Navigating a pandemic

Parenting is a tough job, no doubt. We typically rely on our own experiences as children, good, bad or indifferent, to shape us as parents. The same is probably true of youth leaders and teachers. But what happens when you are in a situation you, yourself, have never experienced?  These last six months have found us all reeling. We are all trying our best to get through the situation, and if you have young people in your life, you also have the weight of guiding them. So, we brought in an expert to help us all. Missy Jones is a mental health therapist who works with children/teens and is also a mom. She gives some excellent advice to navigate this pandemic with our young people.

Resisting Racism: What do you say?

This is the third podcast/blog post in our series on racism.  Pastor Sheena Cameron and China Williams join Tim Beck and Kaye talk about their experiences as African American females. We talk about white privilege, kneeling during the national anthem and how we, as white Christians, can show our support and compassion.

Some interesting notes to go along with this podcast:

  • China mentions when talking about kneeling during the National Anthem, other verses that we no long sing for obvious reasons. You can find those verses here
  • Pastor Sheena talks about how Colin Kaepernick, who was raised by white adoptive parents.  More information about his family can be found here.
  • Pastor Sheena discusses the meaning of taking a knee. Here is some more info. on what it means in the military. Here is an article about the psychology of “taking a knee.” Colin’s idea to take a knee originated from retired Army Green Beret, Nate Boyer. You can find his interview on NPR here.
  • Dr. Martin Luther King quote about riots can be found in it’s context here.

What can we do to support? Make donations, write letters, have conversations and listen. Don’t stress out your black friend right now! Watch what you say around your dinner table.  What are you doing to better educate yourself and the young people in your life? What things are you learning? Please share with us!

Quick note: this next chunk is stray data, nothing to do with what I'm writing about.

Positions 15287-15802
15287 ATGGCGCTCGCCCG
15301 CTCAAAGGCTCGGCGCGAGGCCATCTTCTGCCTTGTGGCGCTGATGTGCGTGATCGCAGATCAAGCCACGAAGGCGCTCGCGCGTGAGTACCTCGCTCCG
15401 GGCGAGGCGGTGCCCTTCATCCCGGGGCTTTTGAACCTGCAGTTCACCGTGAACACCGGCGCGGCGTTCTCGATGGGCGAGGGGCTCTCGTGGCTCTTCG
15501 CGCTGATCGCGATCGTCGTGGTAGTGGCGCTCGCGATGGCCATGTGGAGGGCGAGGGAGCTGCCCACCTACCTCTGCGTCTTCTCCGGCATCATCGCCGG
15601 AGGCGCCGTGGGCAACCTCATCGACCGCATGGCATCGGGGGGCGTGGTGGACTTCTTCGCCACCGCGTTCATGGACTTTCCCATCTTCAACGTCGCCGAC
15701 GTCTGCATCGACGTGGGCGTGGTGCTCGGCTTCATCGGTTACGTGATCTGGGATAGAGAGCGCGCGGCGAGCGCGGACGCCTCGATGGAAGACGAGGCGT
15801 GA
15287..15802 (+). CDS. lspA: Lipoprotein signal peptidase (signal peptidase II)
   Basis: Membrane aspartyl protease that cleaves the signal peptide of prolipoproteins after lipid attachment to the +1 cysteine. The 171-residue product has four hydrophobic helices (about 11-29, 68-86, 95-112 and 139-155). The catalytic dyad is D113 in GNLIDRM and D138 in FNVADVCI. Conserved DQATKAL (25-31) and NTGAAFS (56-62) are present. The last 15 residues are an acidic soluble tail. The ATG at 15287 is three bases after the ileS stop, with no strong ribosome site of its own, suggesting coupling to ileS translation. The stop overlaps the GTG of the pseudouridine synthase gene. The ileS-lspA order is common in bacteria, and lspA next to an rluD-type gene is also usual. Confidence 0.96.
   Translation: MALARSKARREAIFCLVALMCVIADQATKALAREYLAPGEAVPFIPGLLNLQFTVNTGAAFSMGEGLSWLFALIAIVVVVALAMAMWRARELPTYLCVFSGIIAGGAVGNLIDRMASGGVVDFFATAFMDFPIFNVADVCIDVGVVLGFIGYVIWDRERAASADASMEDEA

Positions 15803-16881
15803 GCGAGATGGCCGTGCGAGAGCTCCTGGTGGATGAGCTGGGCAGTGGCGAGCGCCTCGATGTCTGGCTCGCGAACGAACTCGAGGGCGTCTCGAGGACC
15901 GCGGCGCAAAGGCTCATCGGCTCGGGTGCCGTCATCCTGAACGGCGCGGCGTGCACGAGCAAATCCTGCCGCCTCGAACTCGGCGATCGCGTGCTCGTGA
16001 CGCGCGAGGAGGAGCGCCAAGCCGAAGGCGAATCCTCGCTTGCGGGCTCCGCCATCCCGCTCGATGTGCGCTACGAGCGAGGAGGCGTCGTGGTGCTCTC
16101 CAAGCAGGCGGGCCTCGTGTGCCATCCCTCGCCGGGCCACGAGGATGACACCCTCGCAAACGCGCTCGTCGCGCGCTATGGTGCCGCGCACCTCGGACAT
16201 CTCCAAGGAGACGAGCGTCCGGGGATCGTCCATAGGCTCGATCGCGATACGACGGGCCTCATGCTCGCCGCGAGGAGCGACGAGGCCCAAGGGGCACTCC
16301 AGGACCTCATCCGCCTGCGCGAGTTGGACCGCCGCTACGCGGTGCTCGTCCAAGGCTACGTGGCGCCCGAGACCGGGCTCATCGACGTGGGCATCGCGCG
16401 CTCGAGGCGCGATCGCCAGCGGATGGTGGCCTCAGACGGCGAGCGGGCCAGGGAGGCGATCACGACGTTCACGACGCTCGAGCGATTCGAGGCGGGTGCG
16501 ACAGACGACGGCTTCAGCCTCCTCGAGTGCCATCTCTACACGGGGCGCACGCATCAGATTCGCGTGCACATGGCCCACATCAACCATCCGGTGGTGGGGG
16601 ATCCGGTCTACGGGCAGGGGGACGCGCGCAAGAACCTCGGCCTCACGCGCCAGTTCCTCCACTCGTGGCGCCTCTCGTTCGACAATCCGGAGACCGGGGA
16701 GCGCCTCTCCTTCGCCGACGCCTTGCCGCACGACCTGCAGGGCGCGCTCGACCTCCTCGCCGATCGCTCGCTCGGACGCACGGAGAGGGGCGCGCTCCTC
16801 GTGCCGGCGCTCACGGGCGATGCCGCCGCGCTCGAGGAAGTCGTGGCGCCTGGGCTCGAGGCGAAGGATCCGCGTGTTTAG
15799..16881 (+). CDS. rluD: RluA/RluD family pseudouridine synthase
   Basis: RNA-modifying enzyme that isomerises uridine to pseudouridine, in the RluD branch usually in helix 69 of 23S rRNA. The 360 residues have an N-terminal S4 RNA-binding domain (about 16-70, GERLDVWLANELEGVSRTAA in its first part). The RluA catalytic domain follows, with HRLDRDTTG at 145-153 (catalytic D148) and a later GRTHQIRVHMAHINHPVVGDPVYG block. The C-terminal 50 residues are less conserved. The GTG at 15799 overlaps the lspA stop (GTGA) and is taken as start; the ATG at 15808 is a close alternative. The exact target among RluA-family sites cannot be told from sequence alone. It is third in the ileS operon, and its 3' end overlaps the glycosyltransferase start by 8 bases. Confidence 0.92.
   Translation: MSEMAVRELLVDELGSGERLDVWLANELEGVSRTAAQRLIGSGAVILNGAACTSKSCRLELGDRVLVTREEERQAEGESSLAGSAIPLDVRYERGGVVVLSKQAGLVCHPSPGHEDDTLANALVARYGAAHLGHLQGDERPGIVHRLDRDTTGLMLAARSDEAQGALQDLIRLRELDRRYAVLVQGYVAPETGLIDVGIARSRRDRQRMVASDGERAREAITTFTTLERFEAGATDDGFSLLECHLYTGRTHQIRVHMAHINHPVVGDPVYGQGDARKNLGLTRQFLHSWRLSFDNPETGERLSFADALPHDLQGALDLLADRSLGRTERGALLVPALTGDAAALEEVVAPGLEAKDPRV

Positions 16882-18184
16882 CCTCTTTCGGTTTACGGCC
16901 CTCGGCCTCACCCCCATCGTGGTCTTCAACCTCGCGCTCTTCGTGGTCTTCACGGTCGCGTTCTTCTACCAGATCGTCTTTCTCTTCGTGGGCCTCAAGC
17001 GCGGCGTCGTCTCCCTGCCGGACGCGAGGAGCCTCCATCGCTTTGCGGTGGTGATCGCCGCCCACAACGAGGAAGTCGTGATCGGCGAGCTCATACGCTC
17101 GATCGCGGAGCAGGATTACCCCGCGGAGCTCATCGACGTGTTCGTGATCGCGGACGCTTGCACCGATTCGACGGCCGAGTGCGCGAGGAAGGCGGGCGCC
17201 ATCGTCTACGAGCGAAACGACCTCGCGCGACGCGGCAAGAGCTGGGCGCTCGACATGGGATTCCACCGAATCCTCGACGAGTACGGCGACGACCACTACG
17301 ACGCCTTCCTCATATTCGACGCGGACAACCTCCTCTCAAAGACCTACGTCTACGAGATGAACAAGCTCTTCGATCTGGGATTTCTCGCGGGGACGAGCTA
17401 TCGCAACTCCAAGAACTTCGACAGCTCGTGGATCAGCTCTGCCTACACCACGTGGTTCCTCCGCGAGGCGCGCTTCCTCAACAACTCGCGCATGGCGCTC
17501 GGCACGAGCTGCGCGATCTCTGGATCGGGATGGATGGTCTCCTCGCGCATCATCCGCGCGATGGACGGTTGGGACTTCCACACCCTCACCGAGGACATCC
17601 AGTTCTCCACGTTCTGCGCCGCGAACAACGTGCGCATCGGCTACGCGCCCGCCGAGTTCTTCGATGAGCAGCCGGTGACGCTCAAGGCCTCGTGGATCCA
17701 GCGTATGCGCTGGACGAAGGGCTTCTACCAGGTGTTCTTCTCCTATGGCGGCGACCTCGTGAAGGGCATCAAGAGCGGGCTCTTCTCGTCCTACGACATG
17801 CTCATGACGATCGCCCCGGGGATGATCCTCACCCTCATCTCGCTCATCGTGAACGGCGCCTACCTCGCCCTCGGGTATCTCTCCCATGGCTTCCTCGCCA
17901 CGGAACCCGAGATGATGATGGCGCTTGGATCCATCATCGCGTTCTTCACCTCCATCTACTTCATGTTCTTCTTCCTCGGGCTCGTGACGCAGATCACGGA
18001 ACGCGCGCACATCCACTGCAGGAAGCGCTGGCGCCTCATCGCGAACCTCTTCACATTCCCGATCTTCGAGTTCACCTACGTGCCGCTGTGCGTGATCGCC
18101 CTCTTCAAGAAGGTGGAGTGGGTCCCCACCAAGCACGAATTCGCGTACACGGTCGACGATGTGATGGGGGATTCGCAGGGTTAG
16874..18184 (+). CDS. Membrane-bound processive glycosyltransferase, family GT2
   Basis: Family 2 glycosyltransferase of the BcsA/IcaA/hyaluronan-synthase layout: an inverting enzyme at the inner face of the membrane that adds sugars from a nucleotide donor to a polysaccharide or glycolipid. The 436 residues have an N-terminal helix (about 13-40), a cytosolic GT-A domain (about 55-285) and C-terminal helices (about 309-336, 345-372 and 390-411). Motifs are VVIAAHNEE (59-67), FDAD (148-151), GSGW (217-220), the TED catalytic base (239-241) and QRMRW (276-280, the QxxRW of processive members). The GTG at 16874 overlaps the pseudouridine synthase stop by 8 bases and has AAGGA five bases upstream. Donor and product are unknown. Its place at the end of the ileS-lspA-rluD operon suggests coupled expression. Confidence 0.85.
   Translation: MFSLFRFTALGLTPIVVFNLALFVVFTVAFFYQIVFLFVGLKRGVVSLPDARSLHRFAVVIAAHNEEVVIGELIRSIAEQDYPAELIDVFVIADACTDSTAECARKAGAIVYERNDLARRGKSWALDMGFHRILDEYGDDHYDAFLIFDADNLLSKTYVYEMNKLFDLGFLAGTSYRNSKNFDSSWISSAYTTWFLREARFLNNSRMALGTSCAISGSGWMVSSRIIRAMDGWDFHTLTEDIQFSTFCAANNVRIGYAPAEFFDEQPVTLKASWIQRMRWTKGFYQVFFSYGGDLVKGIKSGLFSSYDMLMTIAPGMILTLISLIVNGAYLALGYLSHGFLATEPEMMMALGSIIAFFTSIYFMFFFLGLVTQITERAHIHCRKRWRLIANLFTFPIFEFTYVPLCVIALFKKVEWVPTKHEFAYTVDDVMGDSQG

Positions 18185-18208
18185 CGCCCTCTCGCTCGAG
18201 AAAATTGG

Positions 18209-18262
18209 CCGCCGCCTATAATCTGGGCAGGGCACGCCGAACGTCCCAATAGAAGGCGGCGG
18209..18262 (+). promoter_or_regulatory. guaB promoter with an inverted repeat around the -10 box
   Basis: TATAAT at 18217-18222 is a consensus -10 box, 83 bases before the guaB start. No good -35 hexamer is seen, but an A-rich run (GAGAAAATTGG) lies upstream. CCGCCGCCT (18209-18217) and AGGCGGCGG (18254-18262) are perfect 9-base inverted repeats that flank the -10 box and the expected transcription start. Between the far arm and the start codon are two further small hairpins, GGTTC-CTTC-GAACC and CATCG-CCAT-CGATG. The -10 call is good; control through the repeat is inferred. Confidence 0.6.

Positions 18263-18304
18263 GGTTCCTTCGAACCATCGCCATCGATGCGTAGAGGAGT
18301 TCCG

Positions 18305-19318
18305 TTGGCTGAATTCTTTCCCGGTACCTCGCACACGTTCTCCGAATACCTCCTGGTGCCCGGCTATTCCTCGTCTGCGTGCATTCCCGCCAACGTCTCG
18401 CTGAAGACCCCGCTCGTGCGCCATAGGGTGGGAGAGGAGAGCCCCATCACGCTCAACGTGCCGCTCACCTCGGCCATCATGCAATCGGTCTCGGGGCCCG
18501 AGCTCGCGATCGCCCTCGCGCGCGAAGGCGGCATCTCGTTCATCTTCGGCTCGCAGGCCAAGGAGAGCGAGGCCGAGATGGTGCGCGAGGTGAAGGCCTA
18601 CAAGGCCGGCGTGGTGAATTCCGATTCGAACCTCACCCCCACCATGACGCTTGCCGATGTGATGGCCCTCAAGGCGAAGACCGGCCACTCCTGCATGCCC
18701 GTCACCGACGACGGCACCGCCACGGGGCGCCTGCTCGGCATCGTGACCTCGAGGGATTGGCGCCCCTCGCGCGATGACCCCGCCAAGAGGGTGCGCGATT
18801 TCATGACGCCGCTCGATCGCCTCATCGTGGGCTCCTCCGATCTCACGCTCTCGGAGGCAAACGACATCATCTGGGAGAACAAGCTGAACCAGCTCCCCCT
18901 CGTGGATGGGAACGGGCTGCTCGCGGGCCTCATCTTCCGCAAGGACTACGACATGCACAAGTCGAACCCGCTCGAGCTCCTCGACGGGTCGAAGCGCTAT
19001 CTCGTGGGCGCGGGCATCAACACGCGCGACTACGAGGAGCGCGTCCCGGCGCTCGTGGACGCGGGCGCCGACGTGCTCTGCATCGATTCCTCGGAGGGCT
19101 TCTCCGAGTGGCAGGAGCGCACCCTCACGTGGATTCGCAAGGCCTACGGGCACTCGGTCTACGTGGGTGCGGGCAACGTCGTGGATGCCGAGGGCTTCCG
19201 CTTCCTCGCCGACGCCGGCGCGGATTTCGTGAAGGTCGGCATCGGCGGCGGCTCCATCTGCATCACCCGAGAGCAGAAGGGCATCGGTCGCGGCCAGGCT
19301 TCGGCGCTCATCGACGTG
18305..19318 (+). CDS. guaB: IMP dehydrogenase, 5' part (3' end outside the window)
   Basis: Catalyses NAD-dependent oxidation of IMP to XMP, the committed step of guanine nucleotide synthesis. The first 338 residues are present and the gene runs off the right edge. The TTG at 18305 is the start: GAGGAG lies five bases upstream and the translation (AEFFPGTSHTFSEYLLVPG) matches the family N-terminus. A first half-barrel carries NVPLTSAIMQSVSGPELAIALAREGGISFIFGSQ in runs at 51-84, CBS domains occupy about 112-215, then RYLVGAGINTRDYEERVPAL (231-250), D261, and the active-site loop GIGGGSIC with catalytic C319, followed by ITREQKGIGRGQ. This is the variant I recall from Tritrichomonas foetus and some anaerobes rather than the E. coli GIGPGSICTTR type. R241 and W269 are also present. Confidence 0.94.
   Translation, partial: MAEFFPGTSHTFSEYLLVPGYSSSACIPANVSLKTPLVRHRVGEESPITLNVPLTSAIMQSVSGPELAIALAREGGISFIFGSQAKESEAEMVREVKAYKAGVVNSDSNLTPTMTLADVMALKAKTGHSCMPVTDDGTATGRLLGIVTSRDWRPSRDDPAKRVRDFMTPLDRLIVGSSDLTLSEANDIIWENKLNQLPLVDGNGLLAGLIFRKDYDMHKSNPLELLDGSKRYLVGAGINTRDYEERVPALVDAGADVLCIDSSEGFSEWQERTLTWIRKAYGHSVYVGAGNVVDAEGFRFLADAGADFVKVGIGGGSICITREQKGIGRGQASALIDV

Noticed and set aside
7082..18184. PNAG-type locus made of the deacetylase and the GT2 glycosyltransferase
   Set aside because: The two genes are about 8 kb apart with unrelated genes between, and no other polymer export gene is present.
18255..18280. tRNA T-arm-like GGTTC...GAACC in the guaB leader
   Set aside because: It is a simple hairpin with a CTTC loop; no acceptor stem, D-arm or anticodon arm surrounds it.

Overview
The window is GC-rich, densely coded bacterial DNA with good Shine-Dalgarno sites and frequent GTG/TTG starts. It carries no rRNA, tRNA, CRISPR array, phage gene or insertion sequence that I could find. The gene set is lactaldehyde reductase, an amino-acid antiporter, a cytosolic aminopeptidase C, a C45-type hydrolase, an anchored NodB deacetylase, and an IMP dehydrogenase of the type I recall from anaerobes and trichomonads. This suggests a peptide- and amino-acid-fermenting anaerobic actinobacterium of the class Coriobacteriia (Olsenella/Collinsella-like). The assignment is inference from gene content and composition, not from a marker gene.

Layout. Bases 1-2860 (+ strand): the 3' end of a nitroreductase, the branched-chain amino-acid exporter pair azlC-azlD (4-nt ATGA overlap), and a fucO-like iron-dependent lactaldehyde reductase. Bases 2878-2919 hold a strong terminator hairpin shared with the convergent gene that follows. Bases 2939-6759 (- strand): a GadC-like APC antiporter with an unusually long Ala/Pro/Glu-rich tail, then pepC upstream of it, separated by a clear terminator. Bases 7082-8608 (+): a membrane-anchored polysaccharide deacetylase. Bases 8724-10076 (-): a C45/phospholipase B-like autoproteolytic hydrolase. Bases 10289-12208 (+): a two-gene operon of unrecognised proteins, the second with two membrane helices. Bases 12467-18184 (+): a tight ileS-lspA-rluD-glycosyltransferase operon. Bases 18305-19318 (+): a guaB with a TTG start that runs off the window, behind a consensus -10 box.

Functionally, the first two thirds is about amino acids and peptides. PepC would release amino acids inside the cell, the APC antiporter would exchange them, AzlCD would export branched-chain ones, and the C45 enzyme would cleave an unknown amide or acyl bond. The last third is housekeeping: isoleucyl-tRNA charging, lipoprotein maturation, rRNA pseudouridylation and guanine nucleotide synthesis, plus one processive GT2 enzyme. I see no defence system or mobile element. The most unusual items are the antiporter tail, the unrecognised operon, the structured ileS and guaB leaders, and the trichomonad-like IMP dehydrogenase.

Podcast:

Practically_Honest_Resisting_Racism_Part_3 (1)

<a href=”http://Image by John Hain from Pixabay“>Picture Credit

Resisting Racism

What do the facts say? This podcast addresses the facts that are shown through the history of our country. We (white, black and mixed race) walk through the information openly and honestly, sharing our experiences and thoughts learning from one another.

Some questions to ask ourselves and others we lead.

  • What do you know about the history of racism in our country?
  • What are some examples of racism you have witnessed or experienced?
  • Can you explain or have you encountered systemic racism?
  • How do you feel about the inequality of housing for non-white folks?
  • What does Black Lives Matter mean to you? To others?

Other questions to guide conversation:

  • Who have you talked to/shared this information with?
  • How have you steeped out of your “comfort zone” to hear from/learn from the affected demographic?
  • What have you read or learned to increase your knowledge of the subject? What does the Bible say?
  • How have you invested (time and money) in addressing this issue/topic?
  • Have your identified policy (in the UMC and in government) that needs to change and considered the impact and history?
  • What do you need to repent of?

Links:

Redlining

http://www.aclrc.com/forms-of-racism

Nationalization Act of 1790

Timeline of the Civil Rights Movement

Civil Rights Act of 1964

13th (film) on Netflix

National Museum of African American History and Culture

National Civil Rights Museum

HIP Cuyahoga

For more information on the history racism or any other multi-culture questions, contact Will Jones, Director of Multicultural Vitality

Podcast:

 Practically_Honest_Resisting_Racism_Part_2